The year was 1972, and the flower children were experimenting with drugs. Some people figured this fancy would pass, that it was all part of the “hippie era” and would wane when rebellious behavior went out of vogue.
Into this milieu stepped the California Legislature, passing a law allowing first-time offenders caught with small amounts of drugs to avoid prosecution and instead be diverted into rehabilitative treatment programs.
Signed by then-Gov. Ronald Reagan, the law’s benefits were touted as twofold: the courts would avoid the expense and labor of trying casual users, and the offenders would get help with their habit and be spared the lifelong stigma of a criminal record.
Today, the program in San Diego County is widely viewed as a disappointment.
Only Half Take Required Classes
Of those who qualify, just half complete the eight hours of classes required by the court--and many of them do so only after they are granted a second or third chance by a judge.
The county Probation Department is so overworked--each of four probation officers juggles about 850 cases--that timely monitoring for compliance is impossible. As a result, six months may pass before authorities learn if an offender failed to enroll in a treatment class as ordered.
Although the law requires probation officials to screen candidates to determine their suitability for diversion into drug treatment, that simply does not happen in San Diego. As a result, chronic addicts often wind up in a program that experts agree is ill-equipped to handle their complex problems.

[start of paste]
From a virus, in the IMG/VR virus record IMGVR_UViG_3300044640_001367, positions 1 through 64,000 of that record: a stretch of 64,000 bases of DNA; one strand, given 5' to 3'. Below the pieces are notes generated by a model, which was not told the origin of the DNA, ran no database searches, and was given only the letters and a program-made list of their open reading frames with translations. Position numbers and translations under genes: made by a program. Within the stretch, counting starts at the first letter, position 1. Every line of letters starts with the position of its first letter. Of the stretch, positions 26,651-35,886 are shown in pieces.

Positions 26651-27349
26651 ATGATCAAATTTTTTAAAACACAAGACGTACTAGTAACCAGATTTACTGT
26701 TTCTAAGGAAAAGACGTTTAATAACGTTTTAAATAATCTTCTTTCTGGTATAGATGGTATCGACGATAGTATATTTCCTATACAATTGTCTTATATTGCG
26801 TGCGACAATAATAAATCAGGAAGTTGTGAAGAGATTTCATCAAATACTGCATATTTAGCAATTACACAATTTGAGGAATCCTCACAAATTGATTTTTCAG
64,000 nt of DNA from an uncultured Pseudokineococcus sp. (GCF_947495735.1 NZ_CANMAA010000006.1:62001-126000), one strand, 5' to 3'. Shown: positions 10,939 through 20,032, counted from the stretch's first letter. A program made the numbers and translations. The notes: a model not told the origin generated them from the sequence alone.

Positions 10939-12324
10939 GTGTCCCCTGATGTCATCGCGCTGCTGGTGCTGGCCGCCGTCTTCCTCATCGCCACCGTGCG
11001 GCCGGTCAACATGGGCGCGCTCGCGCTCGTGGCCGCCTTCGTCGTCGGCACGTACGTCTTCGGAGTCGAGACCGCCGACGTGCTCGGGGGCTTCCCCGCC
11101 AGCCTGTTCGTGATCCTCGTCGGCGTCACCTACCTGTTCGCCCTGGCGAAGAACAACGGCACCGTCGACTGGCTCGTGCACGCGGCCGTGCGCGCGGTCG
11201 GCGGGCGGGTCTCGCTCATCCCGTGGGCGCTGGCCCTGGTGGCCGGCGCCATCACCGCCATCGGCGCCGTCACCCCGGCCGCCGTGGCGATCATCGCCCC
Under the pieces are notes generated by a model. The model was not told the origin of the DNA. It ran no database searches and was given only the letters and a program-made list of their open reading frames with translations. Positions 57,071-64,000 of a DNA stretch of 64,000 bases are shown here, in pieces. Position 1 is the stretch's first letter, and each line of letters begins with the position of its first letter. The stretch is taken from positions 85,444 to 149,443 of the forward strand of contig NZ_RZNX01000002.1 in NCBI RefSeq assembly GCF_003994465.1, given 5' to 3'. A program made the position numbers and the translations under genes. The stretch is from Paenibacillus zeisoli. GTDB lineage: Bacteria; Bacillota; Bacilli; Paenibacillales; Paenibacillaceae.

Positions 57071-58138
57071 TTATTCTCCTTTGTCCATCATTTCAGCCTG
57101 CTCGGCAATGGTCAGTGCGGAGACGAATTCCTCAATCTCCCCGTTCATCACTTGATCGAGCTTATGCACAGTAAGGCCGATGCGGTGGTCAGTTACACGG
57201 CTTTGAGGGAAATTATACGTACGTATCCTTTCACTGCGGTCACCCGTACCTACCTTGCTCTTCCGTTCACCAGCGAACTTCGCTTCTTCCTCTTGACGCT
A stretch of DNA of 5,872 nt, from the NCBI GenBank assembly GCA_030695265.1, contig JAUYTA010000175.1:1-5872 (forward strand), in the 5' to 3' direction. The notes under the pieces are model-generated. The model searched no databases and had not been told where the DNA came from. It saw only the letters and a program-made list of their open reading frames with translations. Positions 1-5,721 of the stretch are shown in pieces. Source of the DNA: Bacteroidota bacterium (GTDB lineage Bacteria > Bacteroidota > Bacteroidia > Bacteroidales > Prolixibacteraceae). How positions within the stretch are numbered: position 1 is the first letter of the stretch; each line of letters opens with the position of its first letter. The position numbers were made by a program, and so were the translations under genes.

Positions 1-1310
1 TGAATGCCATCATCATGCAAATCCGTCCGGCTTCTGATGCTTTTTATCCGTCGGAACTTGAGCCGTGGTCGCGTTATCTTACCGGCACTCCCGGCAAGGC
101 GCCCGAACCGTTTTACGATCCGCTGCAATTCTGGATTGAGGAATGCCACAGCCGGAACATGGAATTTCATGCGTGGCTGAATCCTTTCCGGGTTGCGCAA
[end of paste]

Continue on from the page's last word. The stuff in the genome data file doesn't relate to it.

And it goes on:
Frustrated by such defects, the San Diego County district attorney’s office is pushing for an overhaul of the system, which some critics ridicule as a penalty no stiffer than traffic school.
Guilty Plea Would Be Required
Under a proposal supported by prosecutors and endorsed by the Board of Supervisors, the 1972 law would be amended to require that offenders enter a guilty plea before they are allowed into the program. Upon completion of the mandatory education sessions, criminal charges would be dismissed. The newly formed model would resemble the system used in federal court.
Proponents of this change argue that a guilty plea is the incentive drug users need to follow through with the court-ordered treatment. They also note that if a person fails to complete the diversion program, the district attorney--armed with a guilty plea--will have a far easier time prosecuting him.